causa sine qua non
[ kou-sah si-ne kwah nohn; English kaw-zuh sahy-nee kwey non, kaw-zuh sin-ey kwah nohn ]
/ ˈkaʊ sɑ ˈsɪ nɛ kwɑ ˈnoʊn; English ˈkɔ zə ˈsaɪ ni kweɪ ˈnɒn, ˈkɔ zə ˈsɪn eɪ kwɑ ˈnoʊn /
an indispensable condition; requisite.
English Affixes From A To Z: A One-Stop List Of Suffixes, Prefixes, and Combining FormsIn English, we love to make new words by adding all sorts of bits to the front and back of existing terms. These are called affixes, and they are added to the base or stem of a word. When attached to the end of word, the affix is called a suffix. And to the beginning? A prefix.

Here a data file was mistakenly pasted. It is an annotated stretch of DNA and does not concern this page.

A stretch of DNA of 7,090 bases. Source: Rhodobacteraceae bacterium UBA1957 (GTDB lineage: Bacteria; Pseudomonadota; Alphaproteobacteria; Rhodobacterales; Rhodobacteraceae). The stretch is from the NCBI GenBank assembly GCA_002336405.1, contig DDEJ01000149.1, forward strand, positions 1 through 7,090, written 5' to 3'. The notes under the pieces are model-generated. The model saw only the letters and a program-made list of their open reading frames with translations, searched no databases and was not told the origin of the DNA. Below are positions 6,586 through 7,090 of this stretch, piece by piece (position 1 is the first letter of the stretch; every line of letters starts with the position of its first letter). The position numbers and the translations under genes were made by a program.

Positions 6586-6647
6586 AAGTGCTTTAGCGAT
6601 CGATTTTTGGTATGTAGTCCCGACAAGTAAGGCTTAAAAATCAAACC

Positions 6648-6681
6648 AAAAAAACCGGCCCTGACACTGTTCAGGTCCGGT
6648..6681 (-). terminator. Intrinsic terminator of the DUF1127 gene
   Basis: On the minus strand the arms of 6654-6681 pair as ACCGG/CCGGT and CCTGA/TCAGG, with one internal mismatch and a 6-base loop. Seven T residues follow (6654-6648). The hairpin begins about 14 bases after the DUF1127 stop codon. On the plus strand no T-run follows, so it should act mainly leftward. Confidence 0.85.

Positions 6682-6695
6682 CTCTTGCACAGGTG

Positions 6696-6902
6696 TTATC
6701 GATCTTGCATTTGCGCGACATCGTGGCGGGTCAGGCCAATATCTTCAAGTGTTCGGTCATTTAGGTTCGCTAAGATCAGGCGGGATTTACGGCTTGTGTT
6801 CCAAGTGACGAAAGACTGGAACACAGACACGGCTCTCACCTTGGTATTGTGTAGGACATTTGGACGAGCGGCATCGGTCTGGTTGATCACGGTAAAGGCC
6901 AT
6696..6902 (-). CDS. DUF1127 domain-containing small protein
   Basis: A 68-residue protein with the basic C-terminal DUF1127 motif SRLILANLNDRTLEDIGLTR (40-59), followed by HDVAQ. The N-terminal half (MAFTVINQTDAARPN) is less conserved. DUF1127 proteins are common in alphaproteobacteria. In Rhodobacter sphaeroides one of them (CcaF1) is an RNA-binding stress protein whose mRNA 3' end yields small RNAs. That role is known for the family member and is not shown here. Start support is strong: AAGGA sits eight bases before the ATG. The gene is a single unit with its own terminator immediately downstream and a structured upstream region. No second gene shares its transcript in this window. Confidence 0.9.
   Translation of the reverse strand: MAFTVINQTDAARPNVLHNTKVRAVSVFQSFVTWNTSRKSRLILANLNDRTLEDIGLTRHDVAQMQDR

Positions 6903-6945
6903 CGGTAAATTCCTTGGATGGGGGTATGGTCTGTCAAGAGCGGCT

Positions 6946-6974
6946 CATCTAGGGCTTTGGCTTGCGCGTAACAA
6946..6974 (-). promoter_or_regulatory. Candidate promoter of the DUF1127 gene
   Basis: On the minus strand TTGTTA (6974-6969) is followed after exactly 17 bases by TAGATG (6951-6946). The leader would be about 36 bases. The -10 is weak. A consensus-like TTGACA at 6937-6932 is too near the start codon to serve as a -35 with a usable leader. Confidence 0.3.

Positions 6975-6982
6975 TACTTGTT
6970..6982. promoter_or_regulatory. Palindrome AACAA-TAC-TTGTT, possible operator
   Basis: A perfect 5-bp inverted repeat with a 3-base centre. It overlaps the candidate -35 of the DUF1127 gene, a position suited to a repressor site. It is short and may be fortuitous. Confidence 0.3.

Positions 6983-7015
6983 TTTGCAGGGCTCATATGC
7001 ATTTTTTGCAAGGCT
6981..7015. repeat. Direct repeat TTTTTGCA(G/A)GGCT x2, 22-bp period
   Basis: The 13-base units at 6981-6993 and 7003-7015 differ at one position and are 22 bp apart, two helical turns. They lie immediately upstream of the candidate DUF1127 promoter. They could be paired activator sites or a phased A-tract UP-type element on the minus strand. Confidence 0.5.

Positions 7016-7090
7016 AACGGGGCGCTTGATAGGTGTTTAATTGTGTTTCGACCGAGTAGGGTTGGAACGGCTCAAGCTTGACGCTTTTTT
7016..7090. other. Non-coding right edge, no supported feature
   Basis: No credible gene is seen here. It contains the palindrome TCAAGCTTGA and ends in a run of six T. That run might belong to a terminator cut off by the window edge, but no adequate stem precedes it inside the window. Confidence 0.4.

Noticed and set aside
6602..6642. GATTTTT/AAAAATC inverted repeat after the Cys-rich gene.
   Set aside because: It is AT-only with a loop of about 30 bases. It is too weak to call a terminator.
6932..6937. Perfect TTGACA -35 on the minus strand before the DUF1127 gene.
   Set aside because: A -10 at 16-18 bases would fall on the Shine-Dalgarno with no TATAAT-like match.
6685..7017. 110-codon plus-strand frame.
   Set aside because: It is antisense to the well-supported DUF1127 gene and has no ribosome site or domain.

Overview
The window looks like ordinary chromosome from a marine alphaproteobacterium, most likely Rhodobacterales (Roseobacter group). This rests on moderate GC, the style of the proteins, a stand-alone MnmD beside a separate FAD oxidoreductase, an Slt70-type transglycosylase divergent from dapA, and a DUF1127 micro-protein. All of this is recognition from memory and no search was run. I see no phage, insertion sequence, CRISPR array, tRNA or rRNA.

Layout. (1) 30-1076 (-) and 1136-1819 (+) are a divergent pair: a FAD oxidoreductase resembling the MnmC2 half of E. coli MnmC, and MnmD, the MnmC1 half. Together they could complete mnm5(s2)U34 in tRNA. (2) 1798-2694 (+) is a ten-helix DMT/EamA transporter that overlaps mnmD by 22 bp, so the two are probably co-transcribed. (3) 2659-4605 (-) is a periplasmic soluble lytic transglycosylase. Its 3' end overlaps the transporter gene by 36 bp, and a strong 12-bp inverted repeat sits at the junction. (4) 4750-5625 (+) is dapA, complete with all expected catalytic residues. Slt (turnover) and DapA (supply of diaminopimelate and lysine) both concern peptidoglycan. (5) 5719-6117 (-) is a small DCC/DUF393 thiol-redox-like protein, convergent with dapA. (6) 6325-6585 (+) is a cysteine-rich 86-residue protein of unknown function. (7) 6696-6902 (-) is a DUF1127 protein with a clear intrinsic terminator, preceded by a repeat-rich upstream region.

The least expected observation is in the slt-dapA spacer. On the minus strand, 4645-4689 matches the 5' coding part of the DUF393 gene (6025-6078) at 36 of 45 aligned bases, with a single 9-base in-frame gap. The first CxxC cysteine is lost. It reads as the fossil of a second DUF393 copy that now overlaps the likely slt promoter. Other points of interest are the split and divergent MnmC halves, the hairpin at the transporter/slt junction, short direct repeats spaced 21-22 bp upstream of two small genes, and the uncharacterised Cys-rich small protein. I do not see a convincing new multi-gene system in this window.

Origin of causa sine qua non
literally, a cause without which not
Dictionary.com Unabridged Based on the Random House Unabridged Dictionary, © Random House, Inc. 2019